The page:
Free-range egg producers have been reminded to keep up worming regimes during the current housing order imposed because of avian influenza.
Although birds aren’t picking up worms from outside, increased contact with faeces while in sheds means that worms are more easily picked up and spread.
Jeremy Marsh, layer business manager at Elanco Animal Health, said the risk of the parasites causing production losses is inevitable.
There are 4 different types of worms which typically impact bird health and performance: roundworms, hairworms, caecal worms and gapeworms, with hairworms carrying the greatest risk. Hairworms can be found in the stomach and intestines of chickens and are almost invisible to the naked eye.
In spite of their small size, even small burdens can be fatal for birds: “The symptoms of hairworms vary, but often lead to reduced egg production, weight loss, reduced food intake, diarrhoea, anaemia and death. The most obvious symptoms are the birds looking stressed and generally unwell, appearing dull and hunched.”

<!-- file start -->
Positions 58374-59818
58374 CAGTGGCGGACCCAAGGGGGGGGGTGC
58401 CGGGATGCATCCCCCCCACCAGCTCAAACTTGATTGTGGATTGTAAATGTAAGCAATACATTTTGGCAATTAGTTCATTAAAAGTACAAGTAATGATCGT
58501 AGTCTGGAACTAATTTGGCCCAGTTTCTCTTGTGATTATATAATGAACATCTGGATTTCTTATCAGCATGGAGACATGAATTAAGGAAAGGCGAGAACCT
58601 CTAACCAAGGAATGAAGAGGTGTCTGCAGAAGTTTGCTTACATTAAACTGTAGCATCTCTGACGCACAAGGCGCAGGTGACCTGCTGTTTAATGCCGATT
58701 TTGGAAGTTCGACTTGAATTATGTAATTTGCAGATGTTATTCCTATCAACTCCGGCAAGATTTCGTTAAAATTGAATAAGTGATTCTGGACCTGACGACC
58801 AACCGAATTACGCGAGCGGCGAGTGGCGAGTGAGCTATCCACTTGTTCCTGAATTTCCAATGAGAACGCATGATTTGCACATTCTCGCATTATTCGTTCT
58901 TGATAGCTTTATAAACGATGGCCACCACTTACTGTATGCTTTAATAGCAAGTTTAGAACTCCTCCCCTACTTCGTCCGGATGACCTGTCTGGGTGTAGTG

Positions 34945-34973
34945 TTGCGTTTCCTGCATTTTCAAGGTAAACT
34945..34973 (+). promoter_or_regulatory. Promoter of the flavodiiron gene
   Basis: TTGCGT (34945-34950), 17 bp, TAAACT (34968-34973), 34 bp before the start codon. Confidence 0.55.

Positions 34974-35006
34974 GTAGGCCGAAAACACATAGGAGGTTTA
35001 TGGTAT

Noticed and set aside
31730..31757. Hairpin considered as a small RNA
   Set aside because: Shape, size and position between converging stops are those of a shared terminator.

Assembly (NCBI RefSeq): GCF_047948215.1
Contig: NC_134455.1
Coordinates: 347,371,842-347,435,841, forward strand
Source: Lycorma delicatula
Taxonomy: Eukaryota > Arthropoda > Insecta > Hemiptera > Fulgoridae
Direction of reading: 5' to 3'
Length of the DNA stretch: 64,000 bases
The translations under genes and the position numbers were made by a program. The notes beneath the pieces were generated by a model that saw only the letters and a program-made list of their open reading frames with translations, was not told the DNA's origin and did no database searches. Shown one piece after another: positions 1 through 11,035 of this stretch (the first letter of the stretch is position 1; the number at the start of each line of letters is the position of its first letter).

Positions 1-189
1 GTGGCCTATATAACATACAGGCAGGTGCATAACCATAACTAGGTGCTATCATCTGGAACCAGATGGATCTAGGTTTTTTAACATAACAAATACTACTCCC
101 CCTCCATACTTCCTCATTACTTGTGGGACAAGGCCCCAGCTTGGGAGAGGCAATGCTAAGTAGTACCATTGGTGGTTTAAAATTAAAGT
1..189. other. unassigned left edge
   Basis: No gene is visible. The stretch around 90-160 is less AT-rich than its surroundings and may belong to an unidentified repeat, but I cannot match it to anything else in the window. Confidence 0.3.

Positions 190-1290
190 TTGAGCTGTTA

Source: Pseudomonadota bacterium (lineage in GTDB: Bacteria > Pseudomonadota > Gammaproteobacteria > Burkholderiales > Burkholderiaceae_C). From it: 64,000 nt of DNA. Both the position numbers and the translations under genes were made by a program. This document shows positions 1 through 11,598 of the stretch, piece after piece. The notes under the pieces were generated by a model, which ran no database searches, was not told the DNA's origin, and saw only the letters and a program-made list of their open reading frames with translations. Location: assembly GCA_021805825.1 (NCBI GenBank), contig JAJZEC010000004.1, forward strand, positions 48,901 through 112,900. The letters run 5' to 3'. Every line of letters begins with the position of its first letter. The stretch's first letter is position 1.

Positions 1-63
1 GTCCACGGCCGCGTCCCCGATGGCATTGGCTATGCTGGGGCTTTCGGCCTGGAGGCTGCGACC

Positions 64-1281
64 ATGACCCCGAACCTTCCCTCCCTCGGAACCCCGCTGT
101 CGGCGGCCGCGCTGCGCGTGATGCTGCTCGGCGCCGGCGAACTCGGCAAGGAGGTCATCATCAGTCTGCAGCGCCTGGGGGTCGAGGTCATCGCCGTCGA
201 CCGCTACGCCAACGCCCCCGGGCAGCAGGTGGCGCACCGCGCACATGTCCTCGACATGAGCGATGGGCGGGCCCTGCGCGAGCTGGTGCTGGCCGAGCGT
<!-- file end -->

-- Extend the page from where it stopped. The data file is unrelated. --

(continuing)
Marsh advises that throughout the housing order, egg producers should continue to follow standard worming protocols.
“Most birds are wormed in 6-week intervals throughout the production cycle, with some exceptions upon veterinary advice. Because there are a number of different species that can be problematic, the ideal solution is to use a wormer that tackles all major species at all lifecycle stages to give a full spectrum of control,” he added.